Lew Grade rides off into an art director's sunset

LEW GRADE, the last great showbiz mogul of the 20th century, was buried at 4pm yesterday against a picture-perfect winter sunset straight from central casting. Jet aircraft drew white lines like a credit sequence across the sky of icy blue, while long elegiac clouds were touched with vivid reds and golds.

The over-the-top sunset was nicely appropriate for a man whose energies and enthusiasm were always on an epic scale.

Lord Grade, who died on Sunday morning, just 12 days short of his 92nd birthday - an anniversary he shared with the subject of one of his most successful films, Jesus Christ - was buried at the Liberal Jewish Cemetery in Willesden, north London. The graveyard is pitched between the back of a suburban terrace and a children's playground.

The local rabbi sang by the graveside. The sky became a mad nursery daub of pinks and blues. This combination of grandeur and domesticity was mirrored by the service for which 200 friends and family crowded into the bleak chapel with its stark wall heaters and tiny globe lamps.

It was a very private, dynastic affair. The press was excluded, although a platoon of paparazzi set up their telephoto lenses beyond the cemetery gates. Ennobled showbiz luminaries and friends from the media - David Puttnam, Jeremy Isaacs, Roger Moore - took their seats, along with a rogues' gallery, dimly familiar from Lord Grade's ATV adventure series in the Sixties. But there was no sign of Tony Curtis, who starred in Lord Grade's The Persuaders, nor of Joan Collins with whose father, Joe, Lord Grade set up his first theatrical agency; nor was there any trace of his most conspicuous worldwide clients, the Muppets.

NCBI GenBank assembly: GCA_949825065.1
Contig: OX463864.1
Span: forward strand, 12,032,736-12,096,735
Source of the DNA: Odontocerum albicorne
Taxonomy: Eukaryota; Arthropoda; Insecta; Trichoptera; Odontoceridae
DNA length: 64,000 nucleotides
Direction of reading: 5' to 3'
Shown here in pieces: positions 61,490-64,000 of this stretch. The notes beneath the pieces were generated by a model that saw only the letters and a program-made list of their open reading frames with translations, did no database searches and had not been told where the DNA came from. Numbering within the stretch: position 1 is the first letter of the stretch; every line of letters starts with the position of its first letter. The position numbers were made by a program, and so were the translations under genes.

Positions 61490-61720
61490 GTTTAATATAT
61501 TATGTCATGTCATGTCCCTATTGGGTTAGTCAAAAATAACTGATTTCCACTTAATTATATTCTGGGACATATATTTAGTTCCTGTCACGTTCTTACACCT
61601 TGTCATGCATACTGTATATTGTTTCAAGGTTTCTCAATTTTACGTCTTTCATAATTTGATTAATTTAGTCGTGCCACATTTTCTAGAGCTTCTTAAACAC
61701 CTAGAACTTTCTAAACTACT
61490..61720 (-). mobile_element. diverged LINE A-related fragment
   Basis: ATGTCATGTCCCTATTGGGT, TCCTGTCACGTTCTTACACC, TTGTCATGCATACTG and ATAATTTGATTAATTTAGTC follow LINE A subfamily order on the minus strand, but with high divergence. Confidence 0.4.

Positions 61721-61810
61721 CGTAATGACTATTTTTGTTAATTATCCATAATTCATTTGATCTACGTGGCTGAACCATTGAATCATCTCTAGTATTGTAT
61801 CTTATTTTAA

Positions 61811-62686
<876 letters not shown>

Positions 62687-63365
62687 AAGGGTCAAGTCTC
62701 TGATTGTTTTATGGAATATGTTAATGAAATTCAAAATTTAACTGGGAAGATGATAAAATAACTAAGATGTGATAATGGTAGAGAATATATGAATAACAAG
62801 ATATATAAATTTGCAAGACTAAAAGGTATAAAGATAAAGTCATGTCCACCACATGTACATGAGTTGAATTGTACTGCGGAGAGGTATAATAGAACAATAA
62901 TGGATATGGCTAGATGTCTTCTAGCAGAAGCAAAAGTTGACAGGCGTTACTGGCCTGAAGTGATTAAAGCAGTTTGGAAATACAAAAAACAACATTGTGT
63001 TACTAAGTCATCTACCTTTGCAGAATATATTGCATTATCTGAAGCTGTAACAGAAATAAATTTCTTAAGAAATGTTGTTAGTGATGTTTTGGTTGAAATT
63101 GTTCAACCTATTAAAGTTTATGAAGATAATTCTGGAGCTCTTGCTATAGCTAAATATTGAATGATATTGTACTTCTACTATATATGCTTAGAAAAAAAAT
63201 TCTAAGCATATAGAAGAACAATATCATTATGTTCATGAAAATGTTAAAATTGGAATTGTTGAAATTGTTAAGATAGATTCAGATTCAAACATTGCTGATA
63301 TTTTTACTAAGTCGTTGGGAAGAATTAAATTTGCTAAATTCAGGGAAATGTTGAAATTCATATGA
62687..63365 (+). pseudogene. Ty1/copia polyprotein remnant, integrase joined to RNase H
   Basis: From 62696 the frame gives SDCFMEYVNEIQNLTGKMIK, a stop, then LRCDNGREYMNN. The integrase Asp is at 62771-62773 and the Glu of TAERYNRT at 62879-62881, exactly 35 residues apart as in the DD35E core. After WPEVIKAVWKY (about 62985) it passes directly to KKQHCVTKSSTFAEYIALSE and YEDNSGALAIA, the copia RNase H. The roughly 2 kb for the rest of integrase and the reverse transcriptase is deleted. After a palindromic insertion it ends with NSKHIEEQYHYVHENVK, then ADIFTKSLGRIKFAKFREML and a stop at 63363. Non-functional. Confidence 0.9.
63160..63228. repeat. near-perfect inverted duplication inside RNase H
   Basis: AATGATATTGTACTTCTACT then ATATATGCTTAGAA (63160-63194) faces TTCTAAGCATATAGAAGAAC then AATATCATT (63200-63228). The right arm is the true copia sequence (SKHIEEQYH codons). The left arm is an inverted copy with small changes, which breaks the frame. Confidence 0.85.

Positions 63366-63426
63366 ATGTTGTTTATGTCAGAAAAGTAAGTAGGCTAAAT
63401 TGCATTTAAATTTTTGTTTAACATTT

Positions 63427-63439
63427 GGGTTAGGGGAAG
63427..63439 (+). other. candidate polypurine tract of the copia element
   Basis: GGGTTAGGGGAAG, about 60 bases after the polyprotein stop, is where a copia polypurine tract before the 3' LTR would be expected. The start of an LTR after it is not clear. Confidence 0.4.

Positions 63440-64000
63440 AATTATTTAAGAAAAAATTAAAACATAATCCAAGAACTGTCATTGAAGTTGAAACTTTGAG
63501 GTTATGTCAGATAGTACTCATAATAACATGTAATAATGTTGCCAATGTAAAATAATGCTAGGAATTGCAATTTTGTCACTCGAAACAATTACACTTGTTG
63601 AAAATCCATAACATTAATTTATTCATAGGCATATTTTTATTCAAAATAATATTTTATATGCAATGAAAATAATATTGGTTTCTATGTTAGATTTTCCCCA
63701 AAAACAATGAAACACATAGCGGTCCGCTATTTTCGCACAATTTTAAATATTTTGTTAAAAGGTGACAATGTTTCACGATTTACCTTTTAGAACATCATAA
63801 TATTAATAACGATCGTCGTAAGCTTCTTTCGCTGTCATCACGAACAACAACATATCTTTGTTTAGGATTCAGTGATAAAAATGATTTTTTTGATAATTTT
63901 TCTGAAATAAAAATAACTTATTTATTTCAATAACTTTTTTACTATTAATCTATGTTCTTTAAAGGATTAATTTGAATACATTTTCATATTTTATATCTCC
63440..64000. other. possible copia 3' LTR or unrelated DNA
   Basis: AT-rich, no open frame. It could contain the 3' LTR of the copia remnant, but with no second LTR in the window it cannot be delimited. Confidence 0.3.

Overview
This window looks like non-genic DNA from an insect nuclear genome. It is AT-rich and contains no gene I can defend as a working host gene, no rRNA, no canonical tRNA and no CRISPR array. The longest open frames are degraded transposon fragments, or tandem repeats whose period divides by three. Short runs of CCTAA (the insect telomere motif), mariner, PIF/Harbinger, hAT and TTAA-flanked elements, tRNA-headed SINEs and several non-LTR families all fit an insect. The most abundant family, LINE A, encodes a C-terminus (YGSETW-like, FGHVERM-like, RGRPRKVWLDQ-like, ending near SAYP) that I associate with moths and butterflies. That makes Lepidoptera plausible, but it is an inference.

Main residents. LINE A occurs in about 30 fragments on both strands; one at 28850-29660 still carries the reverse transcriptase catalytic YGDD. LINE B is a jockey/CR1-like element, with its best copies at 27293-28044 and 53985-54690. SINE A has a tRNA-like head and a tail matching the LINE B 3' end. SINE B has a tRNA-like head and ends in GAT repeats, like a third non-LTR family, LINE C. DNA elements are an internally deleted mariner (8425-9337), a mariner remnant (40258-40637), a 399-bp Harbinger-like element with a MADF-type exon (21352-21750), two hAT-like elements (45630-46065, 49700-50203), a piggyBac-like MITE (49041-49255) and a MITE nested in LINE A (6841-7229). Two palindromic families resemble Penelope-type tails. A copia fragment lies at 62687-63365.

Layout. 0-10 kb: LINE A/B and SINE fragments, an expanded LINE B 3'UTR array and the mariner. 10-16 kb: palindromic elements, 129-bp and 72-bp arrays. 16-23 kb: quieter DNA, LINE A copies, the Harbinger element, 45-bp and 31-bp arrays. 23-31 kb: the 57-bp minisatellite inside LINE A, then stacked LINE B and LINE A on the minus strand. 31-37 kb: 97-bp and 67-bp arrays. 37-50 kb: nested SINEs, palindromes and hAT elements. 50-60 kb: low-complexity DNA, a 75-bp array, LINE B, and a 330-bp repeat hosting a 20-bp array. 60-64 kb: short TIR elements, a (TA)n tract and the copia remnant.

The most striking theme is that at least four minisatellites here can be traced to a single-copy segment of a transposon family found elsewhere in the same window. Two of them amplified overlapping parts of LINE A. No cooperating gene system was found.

Michael Grade spoke movingly of his favourite uncle with whom he shares a taste for tough bargaining and colossal cigars. "We will have to learn to live without the twinkle, the phone calls, the superlatives, the sweep of his handshake and the lingering whiff of Havana tobacco," he told the congregation. "The only good thing to come out of this is the thought that the world shortage in Cuban cigars may now be at an end."

Often close to tears, the Channel 4 chief said his uncle was never driven by mere personal gain. "What interested him was the game - the idea, the pitch, the sale - and on to the next deal and the next." Had he been born in pre-business times, he said, Lew "would have surely been an explorer in unchartered territories".

Led by Lady Grade, former singer Kathleen Moody - they were married for 56 years - and his adopted son, Paul, the funeral party left for the Westminster Synagogue. By thelimousines Eddie Bell, chairman of HarperCollins, who published Lord Grade's ebullient autobiography Still Dancing in 1987, looked stunned. "I can't believe he's dead," he said. "He rang me from New York only days ago to rave about a new writer he had discovered. I bought the book, too."

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